Credit: Metro Transit

After adding a mix of electric and diesel buses over the next three years, the agency could go all-electric after that.

The transit agency serving the Minneapolis-St. Paul metro unveiled a plan Monday to pivot toward an all-electric future — weather permitting.

Metro Transit officials have questions about how electric buses will perform in Minnesota’s winters, but they want to add as many as 125 of them over the next four years, after which they may stop buying diesel buses altogether.

The multi-year strategy comes two months after clean energy advocates successfully pressured the agency to suspend the purchases of new diesel and hybrid buses so that it could study the potential for electrification.

“It’s a huge step forward and shows that Metro Transit, the largest transit agency in the state, and the Met Council are committed to taking action on climate change,” said Joshua Houdek, land use and transportation manager for the Sierra Club’s North Star Chapter, which was part of a coalition that included Fresh Energy, publisher of the Energy News Network.

Transportation is the Twin Cities’ largest source of greenhouse gas emissions, and clean energy advocates also pointed to studies showing that air pollution causes more than 2,000 early deaths per year in the region.

“Community members came together and told the Met Council that they should make it a priority, for the health of our communities and to reduce climate impact, to switch over to these vehicles,” said Noa Shavit-Lonstein, organizing lead with the Coalition for Clean Transportation, which recruited more than 1,200 people to sign a petition calling for electrification of the bus fleet.

Metro Transit plans to put eight new electric buses on the road next year, followed by 32 in 2020 and 10 in 2021. It also plans to add 88 diesel buses during that time period. After that, however, the plan calls for shifting new buses to 100 percent electric in 2022, when it intends to add 75 buses to its fleet.

The purchases over the next three years will allow the agency to better evaluate the cost and performance of electric buses, both for standard 40-foot buses as well as 60-foot “arterial” models used on commuter routes.

Brian Funk, deputy chief operations officer for buses, said future investments will depend in part on what they learn over the next few years. The timing is critical: more than 170 buses are slated to be replaced in 2023 and 2024.

“We don’t have funding for those today, but we need to understand where the market is going and get the right number of electric buses into our system,” Funk said.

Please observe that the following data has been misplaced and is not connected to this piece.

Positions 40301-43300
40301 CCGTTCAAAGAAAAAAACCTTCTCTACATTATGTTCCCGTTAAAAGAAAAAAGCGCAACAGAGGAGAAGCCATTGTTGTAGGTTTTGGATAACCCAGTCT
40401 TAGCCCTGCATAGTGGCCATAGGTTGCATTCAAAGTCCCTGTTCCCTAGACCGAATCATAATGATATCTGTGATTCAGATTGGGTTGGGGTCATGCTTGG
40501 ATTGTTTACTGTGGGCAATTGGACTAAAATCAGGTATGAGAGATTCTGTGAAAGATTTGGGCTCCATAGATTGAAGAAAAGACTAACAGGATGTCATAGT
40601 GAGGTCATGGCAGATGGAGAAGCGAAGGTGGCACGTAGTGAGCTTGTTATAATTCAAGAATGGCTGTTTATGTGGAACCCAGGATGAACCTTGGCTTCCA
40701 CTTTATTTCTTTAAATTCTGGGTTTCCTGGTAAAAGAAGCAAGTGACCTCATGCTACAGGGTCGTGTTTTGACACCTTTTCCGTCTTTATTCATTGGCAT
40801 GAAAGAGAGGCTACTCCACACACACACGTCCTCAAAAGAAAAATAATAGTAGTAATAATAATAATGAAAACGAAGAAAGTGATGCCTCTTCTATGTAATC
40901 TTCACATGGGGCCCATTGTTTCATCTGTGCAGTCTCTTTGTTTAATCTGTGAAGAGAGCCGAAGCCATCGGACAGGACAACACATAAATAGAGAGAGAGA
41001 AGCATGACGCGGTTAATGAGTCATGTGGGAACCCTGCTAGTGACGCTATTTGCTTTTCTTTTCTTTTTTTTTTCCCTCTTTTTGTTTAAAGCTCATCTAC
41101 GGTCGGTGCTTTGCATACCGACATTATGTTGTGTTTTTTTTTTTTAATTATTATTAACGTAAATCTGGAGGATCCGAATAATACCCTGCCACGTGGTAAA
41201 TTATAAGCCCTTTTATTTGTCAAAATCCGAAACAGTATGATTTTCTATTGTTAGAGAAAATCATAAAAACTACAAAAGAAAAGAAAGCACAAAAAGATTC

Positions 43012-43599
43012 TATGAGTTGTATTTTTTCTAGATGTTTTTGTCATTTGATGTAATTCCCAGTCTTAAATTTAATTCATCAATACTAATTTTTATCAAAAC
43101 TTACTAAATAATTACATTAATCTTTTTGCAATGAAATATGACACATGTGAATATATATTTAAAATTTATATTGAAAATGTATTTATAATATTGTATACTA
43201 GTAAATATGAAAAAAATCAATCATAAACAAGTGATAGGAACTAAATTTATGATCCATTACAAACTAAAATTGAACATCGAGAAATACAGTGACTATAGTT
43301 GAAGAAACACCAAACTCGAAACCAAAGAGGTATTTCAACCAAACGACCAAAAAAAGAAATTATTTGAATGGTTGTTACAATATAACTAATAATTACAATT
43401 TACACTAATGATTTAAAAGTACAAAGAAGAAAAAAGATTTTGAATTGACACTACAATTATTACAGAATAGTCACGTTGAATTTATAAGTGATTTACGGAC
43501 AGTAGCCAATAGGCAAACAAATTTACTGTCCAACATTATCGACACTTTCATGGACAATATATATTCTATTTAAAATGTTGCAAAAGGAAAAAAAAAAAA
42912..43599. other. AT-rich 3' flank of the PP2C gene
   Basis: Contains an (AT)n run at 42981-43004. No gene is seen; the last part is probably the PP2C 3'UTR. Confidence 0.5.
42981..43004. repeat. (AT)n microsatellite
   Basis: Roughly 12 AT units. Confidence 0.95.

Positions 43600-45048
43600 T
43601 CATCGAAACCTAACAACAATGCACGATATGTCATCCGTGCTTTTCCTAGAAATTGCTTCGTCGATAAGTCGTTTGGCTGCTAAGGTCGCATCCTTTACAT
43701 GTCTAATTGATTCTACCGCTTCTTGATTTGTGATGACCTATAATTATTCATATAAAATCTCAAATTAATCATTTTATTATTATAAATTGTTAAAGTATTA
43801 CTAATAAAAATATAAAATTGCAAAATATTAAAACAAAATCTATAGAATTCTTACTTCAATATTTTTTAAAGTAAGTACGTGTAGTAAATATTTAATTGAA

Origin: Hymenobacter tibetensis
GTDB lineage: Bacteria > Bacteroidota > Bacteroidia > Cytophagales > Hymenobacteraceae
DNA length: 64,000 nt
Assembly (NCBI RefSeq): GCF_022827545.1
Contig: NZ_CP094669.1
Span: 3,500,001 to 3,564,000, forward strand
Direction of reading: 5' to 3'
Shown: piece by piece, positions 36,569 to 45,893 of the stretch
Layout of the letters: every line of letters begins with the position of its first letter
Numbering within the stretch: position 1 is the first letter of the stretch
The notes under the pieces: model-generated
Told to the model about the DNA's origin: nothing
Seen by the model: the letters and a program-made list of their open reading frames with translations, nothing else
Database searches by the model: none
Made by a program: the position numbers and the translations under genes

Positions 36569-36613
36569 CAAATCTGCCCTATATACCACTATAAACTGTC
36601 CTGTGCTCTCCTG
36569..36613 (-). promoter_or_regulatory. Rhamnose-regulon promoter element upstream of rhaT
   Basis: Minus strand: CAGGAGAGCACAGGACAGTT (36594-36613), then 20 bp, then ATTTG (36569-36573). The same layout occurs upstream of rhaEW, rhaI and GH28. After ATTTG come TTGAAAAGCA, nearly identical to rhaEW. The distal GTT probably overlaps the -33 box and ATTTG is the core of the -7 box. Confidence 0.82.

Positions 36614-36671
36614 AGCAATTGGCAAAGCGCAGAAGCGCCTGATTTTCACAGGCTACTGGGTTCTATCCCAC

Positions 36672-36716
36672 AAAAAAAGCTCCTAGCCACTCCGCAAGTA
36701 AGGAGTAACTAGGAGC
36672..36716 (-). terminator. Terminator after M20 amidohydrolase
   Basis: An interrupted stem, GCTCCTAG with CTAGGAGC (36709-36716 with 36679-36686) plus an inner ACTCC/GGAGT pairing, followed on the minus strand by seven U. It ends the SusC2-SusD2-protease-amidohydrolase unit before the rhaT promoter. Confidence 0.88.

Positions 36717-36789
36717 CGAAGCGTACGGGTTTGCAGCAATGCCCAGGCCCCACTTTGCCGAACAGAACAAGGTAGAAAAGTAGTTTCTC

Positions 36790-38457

Among the concerns are whether electric buses can provide the same level of on-board heating for passengers, and whether charging issues will thwart electrification of longer commuter routes, he said.

Bus electric chargers cost around $100,000. The placement of them still needs to be determined. Charging fees from the region’s electric utility, Xcel Energy, will be another issue to manage, Funk said.

Metro Transit next year will start using eight electric arterial buses, along with six diesel models, on the new C Line bus rapid transit route from downtown Minneapolis to the northwest suburb of Brooklyn Center, he said. The electric buses, which cost $1.2 million each, are manufactured by New Flyer in St. Cloud.

“They are among the first 60-foot battery-operated buses in the country,” Funk said. “They are a few maybe out there, but none are in service now.”

Unlike diesel buses, which require no refueling during the day, the arterial electric buses will have to be recharged periodically on the C Line. Metro Transit is installing two fast chargers at its Brooklyn Center transit center to serve electric buses.

Each bus will have a battery capacity of about 101 miles. After each 17-mile round trip on the C Line, buses will charge 12 minutes to add 12 miles of capacity. Charging after every round trip means the buses should always have enough battery to travel at least 47 miles.

“These are estimates of what we expect,” Lamb said. “This is important because in the long term it’s not feasible to have these on route chargers at all our 350 or so end points.”

Metro Transit has years of experience and a large infrastructure devoted to diesel buses. The challenge now is to determine how to operate the bus system with an entirely different fuel source and what investments and changes to service that may require, he said.

Frank is an independent journalist and consultant based in St. Paul and a longtime contributor to Midwest Energy News. His articles have appeared in more than 50 publications, including Minnesota Monthly, Wired, the Los Angeles Times, the Minneapolis Star Tribune, Minnesota Technology, Finance & Commerce and others. Frank has also been a Humphrey policy fellow at the University of Minnesota, a Fulbright journalism teacher in Pakistan and Albania, and a program director of the World Press Institute at Macalester College. Frank covers the state of Minnesota.